The economics of the theatre are typical of many of the city's businesses, many of which underestimated the impact of the bomb. "I think we're going to lose the matinee," the box-office man told director Braham Murray when he rang him with news of the blast. As the days passed, losing the matinee extended to losing the week, the month, the year and more. "Optimistically, it could take 18 months to get back," said Mr Murray. "At worst, the whole building might have to be pulled down."

The cost is devastating: the mobile theatre it has set up as a temporary home has only half the seats of the proper auditorium; it loses the pounds 500,000 it made last year from catering and other non-theatrical income, yet its overheads are relatively undiminished. "We had terrorist insurance for damage but not for loss of income - that would have been a pounds 50,000 premium," said Murray. "Without emergency funding from the Arts Council we'll close."

Big chains like M&S, Littlewoods and Boots can absorb some of the loss but those with a single outlet face ruin. The magnificent curved frontage of the Corn Exchange does not reveal the extent of the structural damage there; it may have to be pulled down. Meanwhile, the owners of the boutiques and stalls inside are not allowed to retrieve their stock and are denied the means to make a living.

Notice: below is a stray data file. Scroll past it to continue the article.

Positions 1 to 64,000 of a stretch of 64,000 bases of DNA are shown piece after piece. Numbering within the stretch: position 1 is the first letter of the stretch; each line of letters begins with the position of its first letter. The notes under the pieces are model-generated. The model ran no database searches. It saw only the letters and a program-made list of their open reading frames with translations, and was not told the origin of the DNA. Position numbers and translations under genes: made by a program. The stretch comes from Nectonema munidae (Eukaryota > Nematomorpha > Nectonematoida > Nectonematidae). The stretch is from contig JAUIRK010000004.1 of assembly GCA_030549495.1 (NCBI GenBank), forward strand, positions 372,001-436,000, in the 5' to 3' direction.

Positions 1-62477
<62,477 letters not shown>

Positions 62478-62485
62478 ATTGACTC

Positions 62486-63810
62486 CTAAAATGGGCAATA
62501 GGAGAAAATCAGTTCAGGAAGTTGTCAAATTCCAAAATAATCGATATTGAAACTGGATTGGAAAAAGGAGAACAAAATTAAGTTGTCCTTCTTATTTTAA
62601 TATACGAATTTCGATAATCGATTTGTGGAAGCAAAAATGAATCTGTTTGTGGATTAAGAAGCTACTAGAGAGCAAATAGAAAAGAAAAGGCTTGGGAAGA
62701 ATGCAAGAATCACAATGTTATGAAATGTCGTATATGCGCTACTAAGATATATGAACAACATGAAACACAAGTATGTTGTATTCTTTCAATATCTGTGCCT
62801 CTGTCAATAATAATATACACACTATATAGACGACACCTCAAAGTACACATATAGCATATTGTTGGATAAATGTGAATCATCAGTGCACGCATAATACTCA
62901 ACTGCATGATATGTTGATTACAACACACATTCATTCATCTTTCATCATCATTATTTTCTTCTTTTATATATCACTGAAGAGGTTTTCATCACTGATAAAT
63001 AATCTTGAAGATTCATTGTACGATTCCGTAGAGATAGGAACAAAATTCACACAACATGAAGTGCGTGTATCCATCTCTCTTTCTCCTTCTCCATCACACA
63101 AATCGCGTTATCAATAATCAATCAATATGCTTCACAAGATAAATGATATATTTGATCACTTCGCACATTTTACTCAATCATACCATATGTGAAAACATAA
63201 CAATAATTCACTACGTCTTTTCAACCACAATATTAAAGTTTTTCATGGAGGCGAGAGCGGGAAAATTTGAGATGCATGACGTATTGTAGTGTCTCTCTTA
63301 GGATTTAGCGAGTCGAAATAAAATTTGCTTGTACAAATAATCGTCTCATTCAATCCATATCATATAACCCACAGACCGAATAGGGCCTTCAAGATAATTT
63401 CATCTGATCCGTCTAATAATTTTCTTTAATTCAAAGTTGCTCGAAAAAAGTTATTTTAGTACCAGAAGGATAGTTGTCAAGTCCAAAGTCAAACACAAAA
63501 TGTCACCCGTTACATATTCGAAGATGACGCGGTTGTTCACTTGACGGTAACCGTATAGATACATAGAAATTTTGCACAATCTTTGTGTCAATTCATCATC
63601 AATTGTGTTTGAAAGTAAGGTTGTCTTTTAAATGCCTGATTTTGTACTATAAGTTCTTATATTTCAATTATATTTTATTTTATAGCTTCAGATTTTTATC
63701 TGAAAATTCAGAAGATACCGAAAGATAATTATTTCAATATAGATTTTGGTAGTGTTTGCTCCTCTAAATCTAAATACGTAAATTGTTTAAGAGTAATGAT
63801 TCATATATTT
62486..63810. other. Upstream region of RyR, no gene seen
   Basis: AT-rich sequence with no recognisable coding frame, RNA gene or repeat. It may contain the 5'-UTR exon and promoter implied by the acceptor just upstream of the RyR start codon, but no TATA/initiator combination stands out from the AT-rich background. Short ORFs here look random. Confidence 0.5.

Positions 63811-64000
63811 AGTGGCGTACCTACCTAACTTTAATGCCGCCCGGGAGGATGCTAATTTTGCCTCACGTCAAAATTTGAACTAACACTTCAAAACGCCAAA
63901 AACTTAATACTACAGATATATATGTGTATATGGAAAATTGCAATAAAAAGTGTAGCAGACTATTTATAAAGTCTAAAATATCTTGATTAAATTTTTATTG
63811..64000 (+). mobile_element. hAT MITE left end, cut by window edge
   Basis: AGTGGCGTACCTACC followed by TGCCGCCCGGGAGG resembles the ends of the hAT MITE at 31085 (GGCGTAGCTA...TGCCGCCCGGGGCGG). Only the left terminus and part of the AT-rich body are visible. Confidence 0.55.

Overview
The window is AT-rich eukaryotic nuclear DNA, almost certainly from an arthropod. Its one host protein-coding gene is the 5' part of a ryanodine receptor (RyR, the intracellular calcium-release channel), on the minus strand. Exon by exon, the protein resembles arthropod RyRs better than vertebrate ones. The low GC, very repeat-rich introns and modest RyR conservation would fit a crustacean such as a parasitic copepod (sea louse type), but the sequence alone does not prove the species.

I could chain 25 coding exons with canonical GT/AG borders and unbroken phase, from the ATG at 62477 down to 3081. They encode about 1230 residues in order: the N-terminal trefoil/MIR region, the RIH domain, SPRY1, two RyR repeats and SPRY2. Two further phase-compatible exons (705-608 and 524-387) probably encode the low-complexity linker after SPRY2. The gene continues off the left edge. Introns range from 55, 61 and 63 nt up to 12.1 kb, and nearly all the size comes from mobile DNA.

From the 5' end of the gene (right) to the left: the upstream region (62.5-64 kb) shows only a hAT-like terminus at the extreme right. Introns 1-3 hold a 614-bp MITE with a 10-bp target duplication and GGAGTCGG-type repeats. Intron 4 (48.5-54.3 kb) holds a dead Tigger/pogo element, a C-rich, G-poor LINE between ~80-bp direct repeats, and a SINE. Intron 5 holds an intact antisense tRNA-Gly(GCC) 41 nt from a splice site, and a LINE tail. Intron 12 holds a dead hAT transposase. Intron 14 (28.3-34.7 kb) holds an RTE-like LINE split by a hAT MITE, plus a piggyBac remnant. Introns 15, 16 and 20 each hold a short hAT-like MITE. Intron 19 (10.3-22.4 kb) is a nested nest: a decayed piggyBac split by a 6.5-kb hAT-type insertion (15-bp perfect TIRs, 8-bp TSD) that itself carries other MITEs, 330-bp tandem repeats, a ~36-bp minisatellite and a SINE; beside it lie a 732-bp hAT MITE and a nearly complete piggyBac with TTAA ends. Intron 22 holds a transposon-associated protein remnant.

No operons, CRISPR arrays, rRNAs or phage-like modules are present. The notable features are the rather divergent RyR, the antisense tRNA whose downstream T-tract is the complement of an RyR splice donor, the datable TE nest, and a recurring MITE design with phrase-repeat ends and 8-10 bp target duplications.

Many were not insured. "It would have cost me pounds 1,000," said Mark Williams, owner of the Fruit Salad unit in the Arndale. So he must bear the cost himself. "I lost pounds 1,920 worth of stock plus I will still have to pay pounds 750 for the month's rent on my van and scales. I had just started to make a living from it. This will knock me back a bit."

But Williams was fortunate. He had three weeks idle - apart from being called in to clear his rotting stock ("it stank, but you should have caught the stench from the fish market"). But others are still out of business. Helplines set in the Manchester Evening News reveal the range and the depth of the problems. There are lines offering advice on accommodation, data recovery, debt counselling, pay and national insurance, for businesses at odds with their banks, and for stress.

Prospects for the Corn Exchange traders are particularly bleak. "It seems so arbitrary," one said. So it is. Part of the Arndale Centre reopened a fortnight after the bomb but a hoarding blocked off one end. On one side the crowds of shoppers with bags and pushchairs jostled amid the brittle light and competing rock music of the shops; on the other stood empty shops, deserted apart from the emergency workers clad in eerie white anti-asbestos suits. One side is not due to reopen until next month at the earliest; the other, thanks to a sale at C&A, did better business the day it reopened than on the Saturday before Christmas.